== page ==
From the worst drought in half a millennium, to a long coastline vulnerable to sea level rise, to a wildfire season that is 78 days longer than it was in 1970, Californians "see the effects of climate change every day and we’re very committed to our climate policies, no matter what happens at the federal level," Horowitz said.
Who Trump appoints to head federal agencies will likely have a huge impact on California
Beyond climate, President Trump’s attitudes toward the environment will resonate most deeply in traditional environmental issues: things like clean air, clean water, endangered species, land conservation and energy development.
One way to tell how he’s leaning is to track who is appointed to head agencies tasked with safeguarding or developing those resources, according to Ann Notthoff, California advocacy director at the Natural Resources Defense Council.
Trump has surrounded himself with climate change deniers, oil industry executives, and lawmakers from fossil fuel-dependent states like North Dakota who are eager to expedite production of oil, gas and coal from federal lands.
Notthoff said she is especially keeping her eye on who Trump appoints to head the Department of Interior, which oversees agencies like the National Park Service, the Bureau of Land Management, the U.S. Fish and Wildlife Service and the Bureau of Reclamation.
Trump himself has pledged to increase oil and gas production on federal land, which fell under the Obama administration. That could impact California, the nation’s No. 3 oil state, where 7 percent of oil wells are on federal land, according to the BLM.
Trump's EPA, in particular, will affect clean air and clean water in California
Trump has threatened to eliminate the EPA entirely, although he recently walked back that comment, saying he wants to focus the agency on ensuring clean air and water. But there are many ways to do this, some of which are top-down and regulatory, while others are more voluntary and market-based.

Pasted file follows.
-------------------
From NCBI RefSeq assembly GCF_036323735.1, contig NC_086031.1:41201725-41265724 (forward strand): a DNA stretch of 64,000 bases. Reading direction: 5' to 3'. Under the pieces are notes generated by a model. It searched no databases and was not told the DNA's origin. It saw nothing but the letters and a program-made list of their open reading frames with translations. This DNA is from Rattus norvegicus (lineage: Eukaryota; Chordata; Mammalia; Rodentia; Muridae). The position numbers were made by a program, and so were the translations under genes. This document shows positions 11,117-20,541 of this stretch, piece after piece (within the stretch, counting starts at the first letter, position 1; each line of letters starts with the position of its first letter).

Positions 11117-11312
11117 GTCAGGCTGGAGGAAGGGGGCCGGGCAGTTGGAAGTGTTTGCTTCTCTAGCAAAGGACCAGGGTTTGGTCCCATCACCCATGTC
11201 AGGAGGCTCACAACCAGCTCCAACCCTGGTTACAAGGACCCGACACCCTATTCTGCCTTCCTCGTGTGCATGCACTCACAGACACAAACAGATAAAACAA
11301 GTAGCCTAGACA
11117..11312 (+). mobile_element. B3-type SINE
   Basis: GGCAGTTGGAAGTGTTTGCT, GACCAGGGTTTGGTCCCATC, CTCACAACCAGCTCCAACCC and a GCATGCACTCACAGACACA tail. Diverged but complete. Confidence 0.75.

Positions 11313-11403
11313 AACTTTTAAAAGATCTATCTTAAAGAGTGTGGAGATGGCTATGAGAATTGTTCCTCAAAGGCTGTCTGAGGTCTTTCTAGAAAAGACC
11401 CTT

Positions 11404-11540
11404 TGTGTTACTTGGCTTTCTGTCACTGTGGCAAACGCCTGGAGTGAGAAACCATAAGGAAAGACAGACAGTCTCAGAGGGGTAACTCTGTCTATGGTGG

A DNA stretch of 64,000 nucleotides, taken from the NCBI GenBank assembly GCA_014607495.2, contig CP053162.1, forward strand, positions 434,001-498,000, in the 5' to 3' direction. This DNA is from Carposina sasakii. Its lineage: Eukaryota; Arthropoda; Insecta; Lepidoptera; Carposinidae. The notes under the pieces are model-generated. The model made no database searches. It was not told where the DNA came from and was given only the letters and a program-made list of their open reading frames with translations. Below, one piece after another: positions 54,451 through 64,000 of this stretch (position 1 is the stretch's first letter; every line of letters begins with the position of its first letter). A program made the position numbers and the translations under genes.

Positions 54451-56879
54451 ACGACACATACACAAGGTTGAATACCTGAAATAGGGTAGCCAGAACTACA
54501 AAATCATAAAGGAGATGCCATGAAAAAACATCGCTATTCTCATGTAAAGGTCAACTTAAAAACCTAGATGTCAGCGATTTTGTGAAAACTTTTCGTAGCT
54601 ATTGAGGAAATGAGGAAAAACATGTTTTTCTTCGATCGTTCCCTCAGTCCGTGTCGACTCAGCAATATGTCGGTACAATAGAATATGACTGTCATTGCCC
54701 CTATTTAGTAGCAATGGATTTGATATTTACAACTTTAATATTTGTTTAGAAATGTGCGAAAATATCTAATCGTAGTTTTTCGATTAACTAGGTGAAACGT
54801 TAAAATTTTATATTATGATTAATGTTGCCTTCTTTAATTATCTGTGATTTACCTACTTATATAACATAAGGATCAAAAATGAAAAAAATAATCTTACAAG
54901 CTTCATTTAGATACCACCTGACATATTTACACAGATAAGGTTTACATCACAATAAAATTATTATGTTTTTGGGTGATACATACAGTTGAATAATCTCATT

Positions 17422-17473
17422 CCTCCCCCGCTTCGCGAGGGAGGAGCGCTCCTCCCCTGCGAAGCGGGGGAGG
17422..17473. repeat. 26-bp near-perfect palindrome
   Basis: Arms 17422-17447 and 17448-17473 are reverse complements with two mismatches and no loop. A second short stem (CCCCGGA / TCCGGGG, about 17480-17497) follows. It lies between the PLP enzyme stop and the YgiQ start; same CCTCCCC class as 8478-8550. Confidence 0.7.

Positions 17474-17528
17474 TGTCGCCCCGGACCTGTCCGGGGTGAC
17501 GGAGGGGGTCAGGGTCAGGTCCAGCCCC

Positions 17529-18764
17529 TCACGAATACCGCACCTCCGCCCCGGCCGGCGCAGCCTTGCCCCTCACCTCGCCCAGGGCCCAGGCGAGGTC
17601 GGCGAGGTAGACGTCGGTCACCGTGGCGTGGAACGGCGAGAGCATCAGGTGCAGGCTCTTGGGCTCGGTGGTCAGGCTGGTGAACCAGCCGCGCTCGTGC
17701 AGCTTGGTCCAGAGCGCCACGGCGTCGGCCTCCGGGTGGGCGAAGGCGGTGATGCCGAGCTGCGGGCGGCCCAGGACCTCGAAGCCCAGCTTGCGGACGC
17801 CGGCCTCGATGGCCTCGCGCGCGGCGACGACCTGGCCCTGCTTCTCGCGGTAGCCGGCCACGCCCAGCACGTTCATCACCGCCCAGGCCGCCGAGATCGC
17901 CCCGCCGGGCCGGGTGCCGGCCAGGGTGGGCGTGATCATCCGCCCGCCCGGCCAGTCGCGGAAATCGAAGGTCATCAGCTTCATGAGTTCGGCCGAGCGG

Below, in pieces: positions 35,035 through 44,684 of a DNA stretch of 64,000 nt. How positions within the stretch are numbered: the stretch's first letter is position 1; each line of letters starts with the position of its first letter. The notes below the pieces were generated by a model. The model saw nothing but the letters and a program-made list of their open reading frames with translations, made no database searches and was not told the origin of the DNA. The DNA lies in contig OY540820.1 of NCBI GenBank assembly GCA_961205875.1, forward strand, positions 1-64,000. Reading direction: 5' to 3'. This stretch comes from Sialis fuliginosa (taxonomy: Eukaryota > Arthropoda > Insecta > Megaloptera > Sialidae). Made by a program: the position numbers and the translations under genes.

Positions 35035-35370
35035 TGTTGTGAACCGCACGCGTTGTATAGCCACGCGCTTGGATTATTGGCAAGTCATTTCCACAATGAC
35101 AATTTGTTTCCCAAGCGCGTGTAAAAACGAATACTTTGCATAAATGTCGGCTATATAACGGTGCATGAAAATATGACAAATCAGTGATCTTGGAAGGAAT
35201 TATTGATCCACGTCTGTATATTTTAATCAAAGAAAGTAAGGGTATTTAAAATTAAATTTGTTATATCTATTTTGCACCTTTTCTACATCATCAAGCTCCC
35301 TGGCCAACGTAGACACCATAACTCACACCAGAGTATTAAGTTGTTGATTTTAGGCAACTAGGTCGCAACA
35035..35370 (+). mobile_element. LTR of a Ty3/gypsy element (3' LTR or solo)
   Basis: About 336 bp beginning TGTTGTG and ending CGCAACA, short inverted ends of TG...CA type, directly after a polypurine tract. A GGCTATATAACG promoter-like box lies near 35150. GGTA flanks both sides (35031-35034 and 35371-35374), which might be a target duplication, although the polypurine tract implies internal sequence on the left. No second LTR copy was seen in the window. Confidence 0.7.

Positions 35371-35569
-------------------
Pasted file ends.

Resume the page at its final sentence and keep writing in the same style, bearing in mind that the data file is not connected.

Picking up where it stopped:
One of the ways the EPA has traditionally ensured clean air and drinking water is creating emissions and concentration standards that polluters have to meet, enforcing them with penalties, and passing stricter ones over time. Horowitz worries a Trump EPA will let that approach slide, becoming business- and industry-friendly at the expense of public health. “It’s very clear he’s one of those Republicans who sees environmental protection and business interests at odd with each other, as opposed to things that can and should co-exist,” she said.
California is legally allowed to pass state standards that are stricter than federal ones, but Horowitz says that’s difficult. “Without a really robust federal partner, we could see California’s progress on air quality slipping.”
California benefits from federal support for renewable energy, which a Republican-controlled Congress could cut off
Last December, lawmakers cut a deal to extend federal tax credits for the wind and solar industries through 2017 and 2019 respectively. The deal would need congressional approval to be extended. And it could even be cut off prematurely, writes solar energy columnist Christian Roselund.
Trump has previously expressed his distaste for federal subsidies for clean energy. According to a memo released in late October, Trump pledged to “cancel all wasteful climate spending,” according to the Washington Post. Investors are clearly already worried: Solar stocks plunged following news he had won the election.
This has huge implications for California, which has nearly half of the solar power generation in the country.
“Subsidies at the federal level can all have a role to play in how effectively we deploy clean energy, how much it competes on a playing field with fossil fuels,” Notthoff said.
However, as with climate change policy, state policies encouraging solar development will not be affected by this election.
California’s newly minted National Monuments likely to stay in place
Under the Antiquities Act, President Obama created a number of national monuments in California in the past eight years, including the San Gabriel Mountain National Monument in 2014. Experts say it’s highly unlikely that President Trump would reverse those designations because they've mostly received bipartisan support, and it's unclear the Antiquities Act allows presidents to strip monument designations from locations that already have it.